The country’s defensive weapons are designed and manufactured domestically and according to the military doctrine of the Islamic Republic, which is based on defense against enemies, Firuzabadi explained.

He went on to say that Iran possesses such vast and varied military equipment and weaponry that the global hegemonistic powers cannot imagine launching a military attack against the country.

Ah, the old “double-dog dare.” 

Just this month Iran demonstrated their new jet, the Saegheh, or “Thunder,” and claimed it could strike anywhere inside Israel.  And they’ve told the Japanese to start paying for their oil in yen instead of dollars. 

What we are witnessing is an international game of chicken.  Only a madman would play it against Bush. 

Of course this is all speculation.  But I’d really like someone to convince me that this isn’t all a run-up to war with Iran. 


7 thoughts on “Is War With Iran Inevitable?

  1. Of course he places no value on anything that’s American. That’s not the point. The point is that we place a value on American ideals, one of them being freedom of speech. We can’t just jerk back those ideals whenever someone says something we don’t like, even if it is inflammatory. The fact that we extended this right to him could have spoken volumes had Bollinger not decided to whip out his intellectual machismo and go all Oprah vs. James Frey up in there.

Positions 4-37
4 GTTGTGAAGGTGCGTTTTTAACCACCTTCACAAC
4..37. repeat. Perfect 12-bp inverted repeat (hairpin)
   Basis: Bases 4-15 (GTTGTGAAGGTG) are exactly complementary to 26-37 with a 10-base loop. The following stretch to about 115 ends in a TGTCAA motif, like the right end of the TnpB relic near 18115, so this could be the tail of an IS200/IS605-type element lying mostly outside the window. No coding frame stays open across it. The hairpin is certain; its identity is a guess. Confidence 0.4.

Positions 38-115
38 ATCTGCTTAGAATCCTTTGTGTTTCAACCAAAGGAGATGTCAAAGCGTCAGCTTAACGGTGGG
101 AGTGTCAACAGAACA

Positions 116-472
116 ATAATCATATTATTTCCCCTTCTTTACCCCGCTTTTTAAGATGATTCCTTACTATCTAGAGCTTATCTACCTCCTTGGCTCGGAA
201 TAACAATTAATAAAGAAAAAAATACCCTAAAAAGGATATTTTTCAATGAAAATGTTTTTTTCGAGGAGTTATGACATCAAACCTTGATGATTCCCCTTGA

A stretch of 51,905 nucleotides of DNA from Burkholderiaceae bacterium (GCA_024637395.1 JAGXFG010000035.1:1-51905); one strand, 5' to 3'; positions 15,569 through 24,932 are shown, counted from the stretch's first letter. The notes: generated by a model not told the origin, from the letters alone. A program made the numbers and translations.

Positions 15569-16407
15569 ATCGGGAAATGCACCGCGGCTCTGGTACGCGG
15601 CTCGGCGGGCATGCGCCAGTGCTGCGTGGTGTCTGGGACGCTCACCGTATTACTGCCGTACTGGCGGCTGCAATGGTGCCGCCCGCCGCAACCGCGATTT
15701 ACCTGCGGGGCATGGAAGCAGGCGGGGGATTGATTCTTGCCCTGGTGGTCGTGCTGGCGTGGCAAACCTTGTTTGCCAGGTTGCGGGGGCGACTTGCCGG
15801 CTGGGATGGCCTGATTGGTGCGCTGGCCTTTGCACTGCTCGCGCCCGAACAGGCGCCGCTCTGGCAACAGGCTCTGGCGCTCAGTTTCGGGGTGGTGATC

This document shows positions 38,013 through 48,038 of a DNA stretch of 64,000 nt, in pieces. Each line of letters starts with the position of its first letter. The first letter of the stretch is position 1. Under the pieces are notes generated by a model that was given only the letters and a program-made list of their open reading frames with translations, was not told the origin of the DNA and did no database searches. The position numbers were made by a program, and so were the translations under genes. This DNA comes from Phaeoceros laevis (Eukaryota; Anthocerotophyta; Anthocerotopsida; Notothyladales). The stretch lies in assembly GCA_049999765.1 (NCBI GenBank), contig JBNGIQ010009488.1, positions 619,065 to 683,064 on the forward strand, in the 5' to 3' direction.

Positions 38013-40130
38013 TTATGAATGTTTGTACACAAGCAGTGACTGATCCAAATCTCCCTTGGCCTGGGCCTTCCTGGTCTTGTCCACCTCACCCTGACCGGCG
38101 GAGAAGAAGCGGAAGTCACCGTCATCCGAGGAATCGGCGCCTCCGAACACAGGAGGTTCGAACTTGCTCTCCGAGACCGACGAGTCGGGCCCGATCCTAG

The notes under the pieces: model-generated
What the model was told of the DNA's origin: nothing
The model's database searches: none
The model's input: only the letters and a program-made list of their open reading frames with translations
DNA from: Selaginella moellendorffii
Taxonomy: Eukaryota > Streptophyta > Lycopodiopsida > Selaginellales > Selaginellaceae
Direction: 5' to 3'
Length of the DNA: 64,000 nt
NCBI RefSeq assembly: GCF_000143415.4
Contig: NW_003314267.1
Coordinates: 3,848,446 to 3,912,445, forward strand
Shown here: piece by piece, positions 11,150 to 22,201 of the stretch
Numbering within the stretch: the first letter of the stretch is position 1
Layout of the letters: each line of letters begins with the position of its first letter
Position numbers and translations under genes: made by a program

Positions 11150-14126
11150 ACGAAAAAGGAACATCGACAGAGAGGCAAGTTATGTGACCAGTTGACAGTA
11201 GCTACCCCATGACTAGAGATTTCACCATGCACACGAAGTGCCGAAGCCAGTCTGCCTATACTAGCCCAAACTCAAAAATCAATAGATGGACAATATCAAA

Certainly the parallels are there and they are being harped on, but I’m still not convinced war is on the table for Iran and the U.S. for the simple reason that we have nothing to attack them with. Now, if we really do start pulling troops out of Iraq next year like Bush floated, then that may change. There is no doubt in my mind that Bush would pull them out of Iraq to only send them right back into Iran in some capacity. However, I think Bush may have actually learned his lesson with Iraq, at least in the sense that he’s going to let Europe lead the charge this time and stay off the front lines.

    But Ahmedinejad should definitely have been allowed to speak because when he speaks, he proves himself to be his worst enemy. He’s smarmy. He attacks other countries, yet refuses to answer critical questions about his own. He’s guilty of the exact same know-it-all attitude that he accuses Bush of having and every time he opens his mouth he scares his nominal supporters more and pushes the E.U. closer and closer to going after him.

  2. My objection is simple; what Bollinger did is exactly what Ahmadinejad does in the same situation.

    And no, war is not inevitable, but it ultimately will depend on whether or not the people of Iran decide to leave the moonbats in charge. There is much more opportunity for them to revolt and turn out Mad Jihad than there ever was for the Iraqis to get rid of Saddam.

    The reason Europe is so desperate in this case is simple; any disruption of oil supplies from the Mideast would be catastrophic to their economies, and unlike Saddam, Ahmadinejad is not making it worth their while financially to ignore him.

    That, and they know full well what weaponry they’ve sold Iran. The ultimate irony is that Iran’s first nuclear missile, provided it ever gets built, will be made up of a large proportion of French and German technology.